A lot has been said about the differences existing between the health services of rural and urban areas in Pakistan. Around of 60% of the Pakistani population lives in rural areas and 34% of them live in extreme poverty. Despite all the efforts made by the Pakistani government, today there’s still a big disparity among all sector’s health services. There are lots of conflicts inside local government systems. This has often been defined as the “Mixed health-system syndrome”.
After the 18th Constitutional Amendment, the control of the health system was given to each province. Nevertheless, it doesn’t have a central structure different from the Federal government. This situation has brought advantages and disadvantages.
This type of system has the particularity that both, federal and provincial governments have specific responsibilities and authorities. The planning and execution of health policies is separated. At this level, a good communication is crucial for the good work of the system and gaps on it give space to corruption and waste of resources.
Among the constitutional competences of the federal government are:
Spread of health information, global and interprovincial health coordination.
Trade of human resources and drugs / medicine policy and regulation.
After the Devolution Plan in 2000, health is constitutionally a provincial subject and districts are responsible for implementation. In this way provinces have administrative and financial autonomy over health sector. Provinces, trough the Provincial government, and districts, trough the District Health Management Team (DHMT), are responsible of developing and executing local strategies based on their own needs. DHMT concerns about all health matters of a district. Among its functions are: to identify and address the health problems in a district, to reach consensus-based decisions according to views and ideas exposed in the office, to improve the collaboration and cooperation with communities and the optimal utilization of human resources.
Rural Health Structure & Problems
Rural health in Pakistan is a fundamental part of the public health sector. The Provincial governments are responsible for developing and executing policies around it.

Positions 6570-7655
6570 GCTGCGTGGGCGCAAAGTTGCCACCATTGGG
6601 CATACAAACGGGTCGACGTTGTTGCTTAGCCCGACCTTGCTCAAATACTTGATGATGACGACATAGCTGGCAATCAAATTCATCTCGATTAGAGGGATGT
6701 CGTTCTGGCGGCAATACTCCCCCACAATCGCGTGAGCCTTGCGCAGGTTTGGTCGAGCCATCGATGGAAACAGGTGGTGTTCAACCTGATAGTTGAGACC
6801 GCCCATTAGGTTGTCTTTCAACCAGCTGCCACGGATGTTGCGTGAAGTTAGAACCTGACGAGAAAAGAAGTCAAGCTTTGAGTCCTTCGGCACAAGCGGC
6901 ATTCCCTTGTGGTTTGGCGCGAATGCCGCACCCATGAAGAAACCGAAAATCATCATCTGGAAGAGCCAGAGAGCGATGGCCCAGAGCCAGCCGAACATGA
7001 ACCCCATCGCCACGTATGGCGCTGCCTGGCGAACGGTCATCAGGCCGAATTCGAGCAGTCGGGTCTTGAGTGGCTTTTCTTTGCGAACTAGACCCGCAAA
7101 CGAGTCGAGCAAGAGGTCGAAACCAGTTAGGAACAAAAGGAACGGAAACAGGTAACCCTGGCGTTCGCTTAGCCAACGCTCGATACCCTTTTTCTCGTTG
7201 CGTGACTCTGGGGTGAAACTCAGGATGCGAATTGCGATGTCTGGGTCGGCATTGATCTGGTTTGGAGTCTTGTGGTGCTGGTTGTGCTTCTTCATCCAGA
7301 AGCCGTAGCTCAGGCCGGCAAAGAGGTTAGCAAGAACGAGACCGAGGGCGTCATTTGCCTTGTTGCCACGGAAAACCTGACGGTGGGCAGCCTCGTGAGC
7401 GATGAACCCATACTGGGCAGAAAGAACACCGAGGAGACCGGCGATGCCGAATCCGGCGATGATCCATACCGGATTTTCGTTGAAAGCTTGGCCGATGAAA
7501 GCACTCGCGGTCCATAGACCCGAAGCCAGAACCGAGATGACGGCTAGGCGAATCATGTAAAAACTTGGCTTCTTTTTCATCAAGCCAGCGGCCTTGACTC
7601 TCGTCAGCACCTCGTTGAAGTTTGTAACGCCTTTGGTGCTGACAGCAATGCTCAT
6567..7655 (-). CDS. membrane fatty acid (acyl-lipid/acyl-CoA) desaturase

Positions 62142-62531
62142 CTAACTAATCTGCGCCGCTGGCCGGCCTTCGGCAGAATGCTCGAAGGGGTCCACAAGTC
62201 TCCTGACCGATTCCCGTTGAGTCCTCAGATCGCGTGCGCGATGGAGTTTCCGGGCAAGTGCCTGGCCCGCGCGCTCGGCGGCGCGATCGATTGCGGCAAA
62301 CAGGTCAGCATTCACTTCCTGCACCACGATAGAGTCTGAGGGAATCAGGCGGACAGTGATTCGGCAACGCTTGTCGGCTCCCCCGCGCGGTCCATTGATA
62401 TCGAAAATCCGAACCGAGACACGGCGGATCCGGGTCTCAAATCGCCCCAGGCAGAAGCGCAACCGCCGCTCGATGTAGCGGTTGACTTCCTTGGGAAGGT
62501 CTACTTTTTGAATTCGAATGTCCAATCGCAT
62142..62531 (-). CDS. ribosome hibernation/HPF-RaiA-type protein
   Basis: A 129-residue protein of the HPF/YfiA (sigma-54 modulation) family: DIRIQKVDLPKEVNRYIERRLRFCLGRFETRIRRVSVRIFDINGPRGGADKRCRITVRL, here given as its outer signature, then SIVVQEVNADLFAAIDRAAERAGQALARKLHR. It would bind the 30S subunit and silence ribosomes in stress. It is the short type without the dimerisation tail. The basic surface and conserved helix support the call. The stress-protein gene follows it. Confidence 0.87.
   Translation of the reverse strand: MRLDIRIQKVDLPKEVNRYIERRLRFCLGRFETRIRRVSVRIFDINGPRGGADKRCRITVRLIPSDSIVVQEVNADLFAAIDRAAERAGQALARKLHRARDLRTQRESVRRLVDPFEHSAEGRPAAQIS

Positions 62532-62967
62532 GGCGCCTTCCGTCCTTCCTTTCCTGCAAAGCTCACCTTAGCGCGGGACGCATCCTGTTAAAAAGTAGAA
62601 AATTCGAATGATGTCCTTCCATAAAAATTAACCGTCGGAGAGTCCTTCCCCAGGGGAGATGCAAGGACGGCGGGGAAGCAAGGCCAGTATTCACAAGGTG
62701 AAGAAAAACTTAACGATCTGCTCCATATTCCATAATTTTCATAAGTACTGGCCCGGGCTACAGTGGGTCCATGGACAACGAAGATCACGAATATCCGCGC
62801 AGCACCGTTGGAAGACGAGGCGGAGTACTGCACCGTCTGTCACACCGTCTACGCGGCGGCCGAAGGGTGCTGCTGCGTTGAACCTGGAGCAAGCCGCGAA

Currently, many healthcare options are available in rural areas. Public health in Pakistan is based on the principles of Alma Ata, establishing that it has to be primary-care focused.
So, the Pakistani government offers two kinds of health services. The first one acts in a community level and includes the Lady Health Worker program and the Village Based Family Planning Worker program. The second one is more complex in matter of infrastructure and includes, mainly, Rural Health Centers (RHC), Basic Health Units (BHU) and Maternal and Health centers (MCHCs). Both of them are actually, the structural core of the Pakistani primary health care system. Currently, according to WHO numbers, in all Pakistan there are 560 RHCs who serve a population of around 25000 to 50000 individuals and 5334 BHUs who serve a population of around 10000 to 15000 individuals. About five to ten BHUs are linked to one RHC in every catchment area. MCHCs are also part of the primary health services providing basic obstetric care.
Unfortunately, the lack of human resources, medical equipment and the extensive damage of infrastructure has stopped the progress of the most important pillar of the Pakistani health system. Because of this reason people who live in rural areas don’t have an adequate access to public health services and need to use the extremely expensive private system.
There are many areas to be improved in the Pakistani rural health system. The decentralization process promoted by the 18th Constitutional Amendment is an excellent opportunity to restructure health policies and try to get more in touch with the community needs.